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Kirov/Mariinsky Ballet

Balanchine Mixed Program: 'Apollo,' 'Prodigal Son' and 'Symphony in C'

by Catherine Pawlick

November 16, 2008 -- Mariinsky Theatre, St. Petersburg, Russia

Following on the heels of Igor Zelensky’s appearance in “Apollo” this past Wednesday night, Sunday night’s bill included an entirely different cast, and one debut. Andrian Fadeev danced the sun god with noble resolve and power. His idyllic frame seemed exactly what Balanchine had in mind when creating the piece: a beautiful, well-proportioned body on which the movements practically sculpt themselves. Even as Fadeev’s Apollo explored his young limbs, an authoritative air and proud bearing signaled him as heaven sent from the start.

Maria Shirinkina, a 2006 graduate of the Perm School and currently a coryphée, debuted as Terpsichore. Despite a brief slip while setting down her lyre, she performed the role with a maturity far behind her years. Shirinkina is tiny, with limbs like a new faun and dainty features like a doll. While she might add a bit more hip to the Balanchinean movements, her accuracy in execution and winning smile signal a dancer worth watching.

Upon second viewing, Anastasia Nikitina’s Polyhymnia is one of attack: she assaults the steps and gestures equally, with high intensity, but there is an absence of smoothness in her transitions that may come with time. As Calliope, Ksenia Dubrovina was smoothly pleasing but also lacked polish in several fleeting moments, leading one to wonder how much time she’d been given to rehearse the role. In all, the ladies managed admirably and Fadeev was received with much audience warmth.

It is difficult not to love Andrey Ivanov in the title role of “Prodigal Son”, one he dances rarely but with utter artistry. His ability to project the curiosity, adventurism and utter despair of his character are marks of a true professional, but coupled with easy turns and jumps make it high art. Alongside him Anton Pimonov and Maxim Khrebtov were the warring brothers, bouncing around the stage with boyish abandon. Tatiana Amosova danced the Siren in shoes that seemed too small, and one wondered why Kondaurova hadn’t been cast, as she seems the best executor of the sultry temptress in the company, to date.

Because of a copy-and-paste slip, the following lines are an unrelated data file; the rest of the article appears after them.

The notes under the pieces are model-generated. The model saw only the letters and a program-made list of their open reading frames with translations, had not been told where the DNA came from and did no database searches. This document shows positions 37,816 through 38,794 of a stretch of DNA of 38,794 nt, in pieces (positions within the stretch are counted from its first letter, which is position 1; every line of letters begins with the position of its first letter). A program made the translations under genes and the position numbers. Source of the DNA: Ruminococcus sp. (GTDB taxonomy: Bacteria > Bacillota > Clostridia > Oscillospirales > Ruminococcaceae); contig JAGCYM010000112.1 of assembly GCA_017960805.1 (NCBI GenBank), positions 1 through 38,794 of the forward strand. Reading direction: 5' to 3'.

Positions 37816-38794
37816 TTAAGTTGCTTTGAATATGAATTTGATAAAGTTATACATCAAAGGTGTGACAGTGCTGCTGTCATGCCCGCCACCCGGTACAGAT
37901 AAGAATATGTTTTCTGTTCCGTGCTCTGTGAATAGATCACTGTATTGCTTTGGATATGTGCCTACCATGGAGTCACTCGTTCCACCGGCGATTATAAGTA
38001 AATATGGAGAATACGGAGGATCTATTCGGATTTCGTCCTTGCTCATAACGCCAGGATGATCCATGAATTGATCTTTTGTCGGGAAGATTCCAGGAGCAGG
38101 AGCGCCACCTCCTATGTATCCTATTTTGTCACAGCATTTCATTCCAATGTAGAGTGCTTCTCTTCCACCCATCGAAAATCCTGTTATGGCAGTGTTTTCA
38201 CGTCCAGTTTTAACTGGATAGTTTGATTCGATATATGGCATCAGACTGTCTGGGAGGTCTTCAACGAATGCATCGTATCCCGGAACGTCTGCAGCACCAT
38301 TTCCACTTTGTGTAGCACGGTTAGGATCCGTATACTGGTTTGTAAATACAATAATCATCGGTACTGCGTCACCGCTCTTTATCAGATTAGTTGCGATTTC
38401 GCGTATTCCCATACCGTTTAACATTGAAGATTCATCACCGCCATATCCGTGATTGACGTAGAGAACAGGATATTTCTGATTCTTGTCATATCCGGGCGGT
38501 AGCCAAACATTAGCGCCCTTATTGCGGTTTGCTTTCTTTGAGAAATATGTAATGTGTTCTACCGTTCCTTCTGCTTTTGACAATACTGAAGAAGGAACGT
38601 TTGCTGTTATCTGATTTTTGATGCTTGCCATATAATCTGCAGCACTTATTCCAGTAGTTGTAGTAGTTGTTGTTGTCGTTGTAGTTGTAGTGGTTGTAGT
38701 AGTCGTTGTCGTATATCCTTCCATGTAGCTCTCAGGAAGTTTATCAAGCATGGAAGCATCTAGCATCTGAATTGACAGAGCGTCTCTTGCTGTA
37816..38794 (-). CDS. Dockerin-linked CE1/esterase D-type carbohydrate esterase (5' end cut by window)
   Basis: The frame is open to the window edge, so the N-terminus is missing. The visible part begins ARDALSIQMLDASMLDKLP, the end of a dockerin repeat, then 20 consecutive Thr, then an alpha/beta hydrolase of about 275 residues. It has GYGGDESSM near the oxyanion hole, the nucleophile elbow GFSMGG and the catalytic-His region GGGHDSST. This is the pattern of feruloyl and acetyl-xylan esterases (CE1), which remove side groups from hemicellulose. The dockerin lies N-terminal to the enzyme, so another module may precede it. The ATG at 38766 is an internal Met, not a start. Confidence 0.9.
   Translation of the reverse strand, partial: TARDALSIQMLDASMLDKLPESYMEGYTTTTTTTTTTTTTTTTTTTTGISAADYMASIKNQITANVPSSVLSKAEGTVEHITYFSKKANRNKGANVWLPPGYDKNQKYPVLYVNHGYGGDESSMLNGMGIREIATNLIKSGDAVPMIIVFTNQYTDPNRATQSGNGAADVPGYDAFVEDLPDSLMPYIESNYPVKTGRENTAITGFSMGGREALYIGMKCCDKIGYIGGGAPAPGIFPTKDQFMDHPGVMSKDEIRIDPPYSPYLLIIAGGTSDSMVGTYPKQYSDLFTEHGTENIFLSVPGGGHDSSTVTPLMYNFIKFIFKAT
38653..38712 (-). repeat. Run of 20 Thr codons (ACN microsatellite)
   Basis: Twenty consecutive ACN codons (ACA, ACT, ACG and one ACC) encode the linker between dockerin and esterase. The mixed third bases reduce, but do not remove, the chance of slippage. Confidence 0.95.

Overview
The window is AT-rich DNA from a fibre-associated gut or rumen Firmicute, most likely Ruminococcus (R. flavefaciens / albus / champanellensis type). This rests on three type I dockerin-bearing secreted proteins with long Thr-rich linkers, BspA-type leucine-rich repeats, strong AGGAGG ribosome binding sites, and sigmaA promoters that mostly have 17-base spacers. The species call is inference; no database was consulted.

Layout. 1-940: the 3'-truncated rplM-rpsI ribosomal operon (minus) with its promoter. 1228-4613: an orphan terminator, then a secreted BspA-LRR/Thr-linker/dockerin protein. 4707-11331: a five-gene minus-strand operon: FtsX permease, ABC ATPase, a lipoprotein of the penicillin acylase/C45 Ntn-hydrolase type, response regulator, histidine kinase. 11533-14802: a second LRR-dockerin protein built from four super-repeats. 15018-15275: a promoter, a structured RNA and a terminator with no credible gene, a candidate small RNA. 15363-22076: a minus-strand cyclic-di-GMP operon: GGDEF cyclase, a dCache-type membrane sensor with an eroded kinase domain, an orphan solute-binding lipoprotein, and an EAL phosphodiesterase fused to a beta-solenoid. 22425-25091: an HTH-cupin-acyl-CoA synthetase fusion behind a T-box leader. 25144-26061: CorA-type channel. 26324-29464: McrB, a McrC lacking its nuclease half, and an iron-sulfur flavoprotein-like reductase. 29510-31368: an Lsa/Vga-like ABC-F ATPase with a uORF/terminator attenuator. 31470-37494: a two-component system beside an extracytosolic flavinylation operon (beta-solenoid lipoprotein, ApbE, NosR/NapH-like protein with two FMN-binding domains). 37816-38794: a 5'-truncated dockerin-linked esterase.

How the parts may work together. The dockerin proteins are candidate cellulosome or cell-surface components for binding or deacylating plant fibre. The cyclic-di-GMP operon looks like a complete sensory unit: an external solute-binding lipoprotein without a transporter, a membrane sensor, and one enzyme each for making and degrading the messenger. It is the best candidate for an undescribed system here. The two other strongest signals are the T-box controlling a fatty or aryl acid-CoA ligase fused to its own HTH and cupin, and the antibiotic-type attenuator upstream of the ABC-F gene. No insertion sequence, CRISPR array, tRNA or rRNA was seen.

“Symphony in C” is nothing if not a masterpiece.  And danced by the Kirov, it approaches perfection. A ballet set to the full score of Bizet, here we see it all, from adagio to allegro, all of it grand, commanding, imperial.

In this performance, the corps de ballet exuded joy and serenity at all the appropriate moments. There was no hesitation, no fear, just sheer movement and utter gleaming perfection. In front of them, each set of soloists seem to outshine even the jewels on their costumes, but the epitome of grandeur came in the form of Uliana Lopatkina alongside Danila Korsuntsev in the second movement. Her impeccable delivery of the adagio section suggested the pride of royalty; Korsuntsev’s noble partnering was similarly immaculate. As the demi-soloists, Islam Baimuradov led Elena Vaskiovitch while Alexander Klimov led Elena Chmil through a fluid bourrée section.

The First Movement (Allegro Vivo) was led by newly promoted Alina Somova alongside Anton Korsakov. Unfortunately, Somova’s newly acquired title didn’t eliminate the stray, stiff fingers of her right hand, and despite a pleasant lightness in her movements, their unpolished nature attest to the need for further refinement  in her dancing. Korsakov’s jumps were powerful, as usual, but it was Fedor Murashov whose strong lines in sauté arabesque drew the most attention. He partnered Elizaveta Cherpasova, who, along with Anna Lavrinenko led the bright, energetic introduction to the ballet. Maxim Khrebtov supported Lavrinenko with noble bearing and spotless timing.

The Third Movement shifted pace from the Korsuntsev-Lopatkina duo, up a few notches to allegro vivace. Here Ekaterina Osmolkina joined Vladimir Schklyarov in what must be the most demanding  section of the ballet outside the finale.  Osmolkina’s clean delivery nicely complimented Shklyarov’s explosive ballon. Here Elena Androsova and Ksenia Dubrovina danced with Anton Pinonov and Alexei Nedvega as the demi-soloists.

The Fourth Movement brought a delight in the exquisite form of Evgenia Obratsova with Alexei Timofeev. Obratsova reigned glorious in her dance, revealing crisp, flawless technique with a radiant smile. The couple was flanked by demi-soloists Daria Vasnetsova and Denis Firsov with Anastasia Petushkova and Karen Iohannisan, all of whom melded seamlessly into the commanding finale on stage.

Pavel  Bubelnikov conducted with close attention to the tempi throughout.

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